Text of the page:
Are Fas ligand polymorphisms associated with occult HBV infection?
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Background: Occult hepatitis B infection (OBI) is a form of hepatitis in which there is an absence of detectable HBsAg, despite the presence of HBV-DNA in the peripheral blood of patients. The main aim of this study was to investigate the relationship between polymorphisms in the -844 and IVS2nt-124 regions of the Fas ligand (FasL) gene with OBI. Material and methods: The plasma samples from 3700 blood donors were tested for HBsAg and anti-HBs by ELISA. The HBsAg-/anti-HBc+ samples were selected and screened for HBV-DNA by PCR. HBV-DNA positive samples were assigned as OBI cases and PCR-RFLP techniques were performed to examine the polymorphisms. Results: 352 (9.5%) out of 3700 blood samples were HBsAg-/anti-HBc+ and HBV-DNA was detected in 57/352 (16.1%) of HBsAg-/anti-HBc+ samples and designated as OBI patients. Our results showed that patient and control groups had no significant differences regarding the studied polymorphisms. Discussion: Based on our results it can be concluded that the functional polymorphisms in the promoter region of FasL gene are not associated with OBI.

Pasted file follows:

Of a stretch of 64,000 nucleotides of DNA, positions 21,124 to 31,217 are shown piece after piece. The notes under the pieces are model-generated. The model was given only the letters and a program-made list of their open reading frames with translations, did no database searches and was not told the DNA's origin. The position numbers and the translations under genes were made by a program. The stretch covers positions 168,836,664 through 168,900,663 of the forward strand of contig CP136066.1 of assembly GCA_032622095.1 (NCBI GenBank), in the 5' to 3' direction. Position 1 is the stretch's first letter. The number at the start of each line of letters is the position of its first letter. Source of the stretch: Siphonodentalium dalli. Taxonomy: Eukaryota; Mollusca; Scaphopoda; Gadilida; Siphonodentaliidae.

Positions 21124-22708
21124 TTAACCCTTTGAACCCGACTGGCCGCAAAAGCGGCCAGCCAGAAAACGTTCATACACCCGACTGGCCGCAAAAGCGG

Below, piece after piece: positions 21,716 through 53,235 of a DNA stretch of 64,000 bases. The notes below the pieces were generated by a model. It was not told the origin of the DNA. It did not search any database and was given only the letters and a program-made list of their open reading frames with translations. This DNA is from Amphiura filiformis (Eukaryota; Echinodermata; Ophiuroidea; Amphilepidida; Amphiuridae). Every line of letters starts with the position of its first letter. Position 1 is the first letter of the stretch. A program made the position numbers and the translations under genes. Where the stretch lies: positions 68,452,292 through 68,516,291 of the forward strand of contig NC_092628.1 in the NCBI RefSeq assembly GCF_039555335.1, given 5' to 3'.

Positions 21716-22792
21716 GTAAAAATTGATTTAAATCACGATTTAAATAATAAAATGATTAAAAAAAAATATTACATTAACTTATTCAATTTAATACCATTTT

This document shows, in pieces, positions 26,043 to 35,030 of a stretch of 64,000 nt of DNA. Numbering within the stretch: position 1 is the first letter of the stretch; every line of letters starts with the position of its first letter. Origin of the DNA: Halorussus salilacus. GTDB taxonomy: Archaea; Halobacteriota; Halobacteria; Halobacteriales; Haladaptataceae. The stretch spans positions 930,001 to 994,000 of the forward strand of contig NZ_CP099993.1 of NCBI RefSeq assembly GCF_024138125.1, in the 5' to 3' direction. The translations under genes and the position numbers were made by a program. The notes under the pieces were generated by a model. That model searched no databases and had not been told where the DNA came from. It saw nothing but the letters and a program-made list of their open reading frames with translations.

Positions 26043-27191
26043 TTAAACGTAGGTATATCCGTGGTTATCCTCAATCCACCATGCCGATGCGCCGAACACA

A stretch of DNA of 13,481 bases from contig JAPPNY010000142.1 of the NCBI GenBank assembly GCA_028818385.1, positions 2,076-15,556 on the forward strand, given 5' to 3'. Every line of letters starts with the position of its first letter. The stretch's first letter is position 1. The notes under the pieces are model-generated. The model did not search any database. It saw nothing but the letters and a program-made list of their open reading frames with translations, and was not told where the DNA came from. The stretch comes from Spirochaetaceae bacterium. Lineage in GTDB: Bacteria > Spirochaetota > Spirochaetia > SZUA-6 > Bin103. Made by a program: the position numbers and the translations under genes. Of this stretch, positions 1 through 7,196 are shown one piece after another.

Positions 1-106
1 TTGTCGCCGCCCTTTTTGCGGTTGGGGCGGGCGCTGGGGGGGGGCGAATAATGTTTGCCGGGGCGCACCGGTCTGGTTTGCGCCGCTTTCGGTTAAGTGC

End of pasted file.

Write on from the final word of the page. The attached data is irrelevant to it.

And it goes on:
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Medical Genetics (excl. Cancer Genetics)